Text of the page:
Let’s go deeper. Who are you in our parable? Are you the manager? Are you the landlord? Are you one of the sharecroppers who has fallen behind in delivering olive oil or grain to the landlord? Maybe you’re a member of the family of one of those people.
The parable says “charges were brought” to the landlord about the manager. Somebody brought those charges. Are you, maybe, the one who brought those charges and cost the manager his job? This story fits our economy just as it fits the agrarian world of Gospel times, and it fits us.
Whoever you are in the story, you bring your sense of fairness along with you.
If you’re the one who brought charges, you probably did so because seeing that manager squander all that wealth seemed grossly immoral to you, and you wanted it to stop.
If you’re the manager, it sounds like you knew the error of your ways. You suspected you’d get caught one day, and you needed a plan to save yourself. You knew what was fair.
If you’re one of the sharecroppers who had some of your debt forgiven, you probably feel a sense of relief combined with suspicion somebody will change their mind. (Landlords in those days took a lot from the farmers on their land, leaving them with barely enough to get by if they were lucky.)
If you’re a family member of any of those people, you’re probably relieved at the outcome. It probably seems to you like a few months of grace may be coming your way. The farming families will have a little more to eat. The manager was not torn away from his family and handed over to the Roman police. Even the landlord got something: grudging respect for the manager.
Remember the lament of Jeremiah’s people “the harvest is ended, the summer is past, and we are not saved.” Maybe the outcome of this wasteful manager’s firing is life-giving to everybody by giving people more of the harvest.
But whoever you are in the story, doesn’t the outcome still seem to break your rules of fairness? Don’t you have a little knot in your guts telling you that you got away with something?
Yes. I hope so. You did get away with something. The kingdom of God is like that.
In Jeremiah, we hear about God’s anger at God’s people for their allegiance to idols. What idols do we worship today? One of them is that little knot in our guts that comes when we cling to the idea that we must give to get. It’s our idea of fairness. It’s an idol. When we live as if God’s kingdom is near, we let go of that knot in the gut.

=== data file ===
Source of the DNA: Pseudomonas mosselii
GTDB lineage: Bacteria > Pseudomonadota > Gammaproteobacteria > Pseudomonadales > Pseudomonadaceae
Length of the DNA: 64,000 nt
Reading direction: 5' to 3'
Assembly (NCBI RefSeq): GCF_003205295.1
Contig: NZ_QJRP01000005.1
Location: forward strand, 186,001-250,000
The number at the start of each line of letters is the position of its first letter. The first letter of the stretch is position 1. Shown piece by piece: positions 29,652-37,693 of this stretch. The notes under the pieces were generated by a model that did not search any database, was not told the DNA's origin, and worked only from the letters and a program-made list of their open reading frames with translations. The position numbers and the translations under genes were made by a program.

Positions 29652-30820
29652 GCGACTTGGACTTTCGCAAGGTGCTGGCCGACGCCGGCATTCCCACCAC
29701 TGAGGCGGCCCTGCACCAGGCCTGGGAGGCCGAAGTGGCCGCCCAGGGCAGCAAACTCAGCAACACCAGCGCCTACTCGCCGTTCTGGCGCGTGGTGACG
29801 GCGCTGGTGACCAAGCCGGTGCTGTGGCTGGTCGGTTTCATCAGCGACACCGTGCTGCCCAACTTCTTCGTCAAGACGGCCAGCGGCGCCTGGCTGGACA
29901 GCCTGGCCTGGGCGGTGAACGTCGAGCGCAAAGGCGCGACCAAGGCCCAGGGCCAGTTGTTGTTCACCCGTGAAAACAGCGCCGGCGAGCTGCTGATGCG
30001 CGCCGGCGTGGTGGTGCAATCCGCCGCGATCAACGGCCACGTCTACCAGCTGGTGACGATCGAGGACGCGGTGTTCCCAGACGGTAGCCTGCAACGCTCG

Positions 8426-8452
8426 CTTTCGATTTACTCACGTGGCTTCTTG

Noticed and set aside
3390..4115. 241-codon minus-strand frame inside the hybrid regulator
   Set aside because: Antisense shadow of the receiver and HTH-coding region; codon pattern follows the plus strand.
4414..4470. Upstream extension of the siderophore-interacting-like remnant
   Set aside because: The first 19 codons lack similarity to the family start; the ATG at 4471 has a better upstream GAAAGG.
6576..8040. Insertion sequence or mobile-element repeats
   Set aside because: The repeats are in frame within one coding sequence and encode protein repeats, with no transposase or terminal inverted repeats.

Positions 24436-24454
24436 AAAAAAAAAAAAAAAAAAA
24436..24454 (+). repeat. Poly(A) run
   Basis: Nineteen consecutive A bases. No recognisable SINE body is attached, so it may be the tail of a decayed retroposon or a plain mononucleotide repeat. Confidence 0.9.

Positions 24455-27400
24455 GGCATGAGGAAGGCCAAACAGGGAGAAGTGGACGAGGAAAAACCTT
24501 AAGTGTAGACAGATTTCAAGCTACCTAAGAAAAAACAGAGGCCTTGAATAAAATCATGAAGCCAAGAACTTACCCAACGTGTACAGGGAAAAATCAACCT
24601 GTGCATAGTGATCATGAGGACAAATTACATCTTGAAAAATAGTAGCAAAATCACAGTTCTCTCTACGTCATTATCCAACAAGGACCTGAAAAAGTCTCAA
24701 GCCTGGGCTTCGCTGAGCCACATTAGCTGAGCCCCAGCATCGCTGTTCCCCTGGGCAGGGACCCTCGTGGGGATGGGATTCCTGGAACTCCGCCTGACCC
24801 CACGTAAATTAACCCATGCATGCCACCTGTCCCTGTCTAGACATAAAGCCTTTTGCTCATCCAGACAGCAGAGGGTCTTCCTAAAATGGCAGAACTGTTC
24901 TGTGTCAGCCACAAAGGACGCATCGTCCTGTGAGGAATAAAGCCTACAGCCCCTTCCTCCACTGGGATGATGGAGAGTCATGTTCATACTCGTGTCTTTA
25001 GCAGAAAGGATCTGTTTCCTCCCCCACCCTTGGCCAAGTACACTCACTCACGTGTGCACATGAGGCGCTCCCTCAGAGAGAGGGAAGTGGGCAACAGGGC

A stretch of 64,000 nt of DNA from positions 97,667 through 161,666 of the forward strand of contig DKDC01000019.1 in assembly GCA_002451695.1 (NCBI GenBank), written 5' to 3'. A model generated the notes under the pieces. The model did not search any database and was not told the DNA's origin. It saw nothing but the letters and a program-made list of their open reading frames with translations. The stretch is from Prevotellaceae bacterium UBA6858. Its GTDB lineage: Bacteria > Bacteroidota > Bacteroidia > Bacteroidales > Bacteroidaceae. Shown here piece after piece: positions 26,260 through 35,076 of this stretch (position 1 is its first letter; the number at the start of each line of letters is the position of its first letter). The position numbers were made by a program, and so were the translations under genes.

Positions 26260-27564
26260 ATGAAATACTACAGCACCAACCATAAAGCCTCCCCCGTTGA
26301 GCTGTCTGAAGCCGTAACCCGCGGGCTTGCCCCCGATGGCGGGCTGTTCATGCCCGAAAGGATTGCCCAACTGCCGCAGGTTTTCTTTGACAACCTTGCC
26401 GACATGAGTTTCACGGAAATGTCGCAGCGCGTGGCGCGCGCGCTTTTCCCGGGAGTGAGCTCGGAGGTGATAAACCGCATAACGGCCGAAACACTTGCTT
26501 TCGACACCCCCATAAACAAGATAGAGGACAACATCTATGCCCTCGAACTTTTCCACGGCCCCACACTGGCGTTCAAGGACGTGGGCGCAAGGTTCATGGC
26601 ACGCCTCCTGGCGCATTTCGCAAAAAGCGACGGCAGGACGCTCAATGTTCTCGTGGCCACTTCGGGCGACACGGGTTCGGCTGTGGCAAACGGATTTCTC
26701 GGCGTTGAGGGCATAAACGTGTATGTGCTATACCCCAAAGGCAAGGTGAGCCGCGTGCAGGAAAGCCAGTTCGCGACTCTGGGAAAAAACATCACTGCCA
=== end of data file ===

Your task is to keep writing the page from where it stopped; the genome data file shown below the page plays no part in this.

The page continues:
If you’re the one who brought the charges, the rule of generosity is hard for you to accept: you must give up your hope that the wasteful manager will get the punishment he definitely deserves by your rule of fairness.
If you’re a farmer or family member, you’ve gotten a break – a deal that gets you through the coming winter. It’s not easy to accept or trust your break. Still, living in the grace of God’s kingdom means trusting the break you got. It means accepting grace as well as giving it.
Accepting grace is sometimes the harder part. That’s especially true for church people. Most of us are better at giving than receiving. But living in God’s kingdom calls us both to receive and give. When we live by God’s grace, we accept generosity we can never repay. We give generosity without clinging to any hope of getting it back.
What’s happening? God’s fairness. God’s grace seizes our sense of fairness, and then upends it. God takes us for who we are, flips over our sense of fairness, and so saves us from ourselves and each other. We don’t stop being who we are: we are still children of this age. By grace God enlists us, like the manager in the parable, in using our shrewdness – our worldly wisdom – to show that God’s kingdom is near.
It’s my prayer for you that you’ll watch for, and be, signs of God’s grace in the days to come. I hope you’ll use your worldly wisdom to give somebody something good they didn’t earn. I hope you’ll accept something good from somebody you didn’t earn. The life of the world depends on it.